To attract the right talent, you need to be realistic, have a strong employer value proposition and choose your recruitment agency with care, says Adrian O’Connor
This article was first published in the April 2018 China edition of Accounting and Business magazine.
The jobs market for accountants is going through a whirlwind of change and this is having a big impact on recruiters. We keep hearing about the skills shortage, which is in part created by the need for professional back-office accountants well versed in the latest technology for processing, data management and data analytics. At the same time there is an increasing need for finance professionals who can act as strategic advisers to the business.
In terms of the hiring process itself, every company will benefit from having a strong employer value proposition (EVP) to attract the best talent (see box). This is likely to be a key, or deciding, factor for financial professionals looking to make their next career move.
As a recruitment manager, having realistic expectations of who you are trying to hire is crucial. It sounds obvious, but it’s often overlooked. Don’t try and bring in a like-for-like replacement if an employee is leaving. Rather, think back to what that individual was like two years ago – particularly if they are moving to a more senior position in another company – and be pragmatic: identify someone who has 60% of the skills required but who will take the opportunity to learn on the job and then stay.
Appointing a recruitment agency can speed things up, but it’s important to find the right one. Some consultancies are little more than CV factories, so look for one that understands the issues you face and can offer solutions. An efficient agency will use its contacts and expertise and take a targeted approach to talent attraction.
Any agency you work with should make the effort to understand – and be willing to communicate – your employer brand and EVP. A recruitment consultancy often represents the first ‘direct’ conversation between an employer and its future talent, and so there must be a high level of trust to ensure the right brand values are delivered. The recruiter should be able to gauge which people will fit culturally within the business, and only put forward those who have the relevant qualities. The image that the recruiter presents to each potential candidate should be an extension of the standards the applicant will expect from the employer once they are taken on.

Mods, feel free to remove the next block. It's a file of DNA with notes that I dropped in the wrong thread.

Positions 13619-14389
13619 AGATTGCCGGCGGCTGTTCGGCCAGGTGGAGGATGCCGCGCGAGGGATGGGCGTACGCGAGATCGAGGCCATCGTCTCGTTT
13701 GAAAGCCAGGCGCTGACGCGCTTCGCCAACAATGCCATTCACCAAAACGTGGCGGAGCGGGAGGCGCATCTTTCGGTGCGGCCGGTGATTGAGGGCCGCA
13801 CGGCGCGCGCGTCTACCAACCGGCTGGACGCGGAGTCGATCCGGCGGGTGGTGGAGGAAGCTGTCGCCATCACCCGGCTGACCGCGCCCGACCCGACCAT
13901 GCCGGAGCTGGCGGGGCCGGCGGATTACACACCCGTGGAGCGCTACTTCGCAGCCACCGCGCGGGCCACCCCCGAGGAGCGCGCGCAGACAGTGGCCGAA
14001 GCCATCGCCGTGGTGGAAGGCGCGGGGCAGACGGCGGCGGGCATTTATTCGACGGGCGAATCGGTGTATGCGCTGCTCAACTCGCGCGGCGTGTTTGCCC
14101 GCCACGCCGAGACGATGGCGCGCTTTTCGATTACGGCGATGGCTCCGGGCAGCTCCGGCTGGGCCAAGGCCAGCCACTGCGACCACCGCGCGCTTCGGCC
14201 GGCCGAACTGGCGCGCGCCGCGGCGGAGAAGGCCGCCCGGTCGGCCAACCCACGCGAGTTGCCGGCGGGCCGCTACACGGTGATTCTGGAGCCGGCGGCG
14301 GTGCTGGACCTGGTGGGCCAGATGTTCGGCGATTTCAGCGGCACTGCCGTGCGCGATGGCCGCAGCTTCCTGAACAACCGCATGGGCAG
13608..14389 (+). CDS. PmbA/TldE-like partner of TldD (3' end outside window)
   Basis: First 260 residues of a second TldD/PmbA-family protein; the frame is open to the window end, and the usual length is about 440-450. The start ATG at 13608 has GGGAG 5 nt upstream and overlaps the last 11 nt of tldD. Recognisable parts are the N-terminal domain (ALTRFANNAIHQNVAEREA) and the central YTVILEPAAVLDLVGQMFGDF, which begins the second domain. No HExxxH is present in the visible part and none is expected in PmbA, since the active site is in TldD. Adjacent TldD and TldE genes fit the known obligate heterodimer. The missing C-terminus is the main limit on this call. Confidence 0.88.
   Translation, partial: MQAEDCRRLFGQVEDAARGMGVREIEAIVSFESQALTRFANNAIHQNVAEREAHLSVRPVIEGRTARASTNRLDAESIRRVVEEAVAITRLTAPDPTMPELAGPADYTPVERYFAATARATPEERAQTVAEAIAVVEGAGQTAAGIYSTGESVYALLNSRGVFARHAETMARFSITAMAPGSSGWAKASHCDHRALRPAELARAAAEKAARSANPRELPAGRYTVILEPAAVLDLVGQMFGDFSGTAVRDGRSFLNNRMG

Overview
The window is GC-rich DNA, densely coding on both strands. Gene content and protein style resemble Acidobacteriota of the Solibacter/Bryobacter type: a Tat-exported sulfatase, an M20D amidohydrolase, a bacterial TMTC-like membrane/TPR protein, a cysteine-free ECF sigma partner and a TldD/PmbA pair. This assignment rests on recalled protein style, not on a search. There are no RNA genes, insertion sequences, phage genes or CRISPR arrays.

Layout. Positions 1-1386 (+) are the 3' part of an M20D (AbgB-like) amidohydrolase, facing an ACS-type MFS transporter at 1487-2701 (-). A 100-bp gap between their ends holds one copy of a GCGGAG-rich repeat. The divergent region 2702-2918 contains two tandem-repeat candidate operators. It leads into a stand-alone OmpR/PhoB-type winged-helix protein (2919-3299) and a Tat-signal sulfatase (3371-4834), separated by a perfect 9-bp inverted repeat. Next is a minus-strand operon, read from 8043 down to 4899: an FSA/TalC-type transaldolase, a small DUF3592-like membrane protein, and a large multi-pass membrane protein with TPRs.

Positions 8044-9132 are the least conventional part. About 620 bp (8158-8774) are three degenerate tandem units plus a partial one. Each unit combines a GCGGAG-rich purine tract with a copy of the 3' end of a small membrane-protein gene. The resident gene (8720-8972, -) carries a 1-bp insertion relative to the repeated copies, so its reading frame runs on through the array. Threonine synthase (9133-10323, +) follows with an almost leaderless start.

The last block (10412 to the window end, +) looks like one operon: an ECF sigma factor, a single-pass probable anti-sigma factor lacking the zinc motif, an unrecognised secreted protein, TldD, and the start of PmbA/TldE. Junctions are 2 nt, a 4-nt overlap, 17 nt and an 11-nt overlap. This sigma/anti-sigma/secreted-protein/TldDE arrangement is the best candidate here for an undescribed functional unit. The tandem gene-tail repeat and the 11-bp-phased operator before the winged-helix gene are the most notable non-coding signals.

Communication is a two-way street and listening to the advice of your chosen agency is important. Its only goal should be to find you the best candidate at the right price within the specified timescale. As an employer, you need to run the recruitment and interview process as you would any other business project: with clear timelines, a well-defined set of responsibilities and deliverables, and a clear completion date. This will allow all parties to know what is expected and enable diaries to be managed. It will also provide a structured approach to the process and give the candidate a positive view of the brand. This extends to good-quality feedback from both the employer and jobseeker so that everyone knows where they stand.
Finally, when recruiting financial professionals, there is a real need to be thorough yet quick. The market is competitive and time kills all deals. While you may have a compelling offer, so do your competitors. Candidates have far more choice than they used to, and it is not always realistic to expect them to work to lengthy timescales.
While there is every reason to think that the much-hyped war for talent is pushing accountants’ remuneration packages upwards – and that this might pose more of a challenge for recruitment managers as they bid to secure the best talent at a competitive rate within a tight market – the challenge is not insurmountable. And ultimately, it is good news for the health and continued growth and wealth of the accountancy profession as a whole.
Adrian O’Connor is founder of Global Accounting Network
"The recruiter should be able to gauge who will fit in culturally with the business, and only put forward those with the relevant qualities"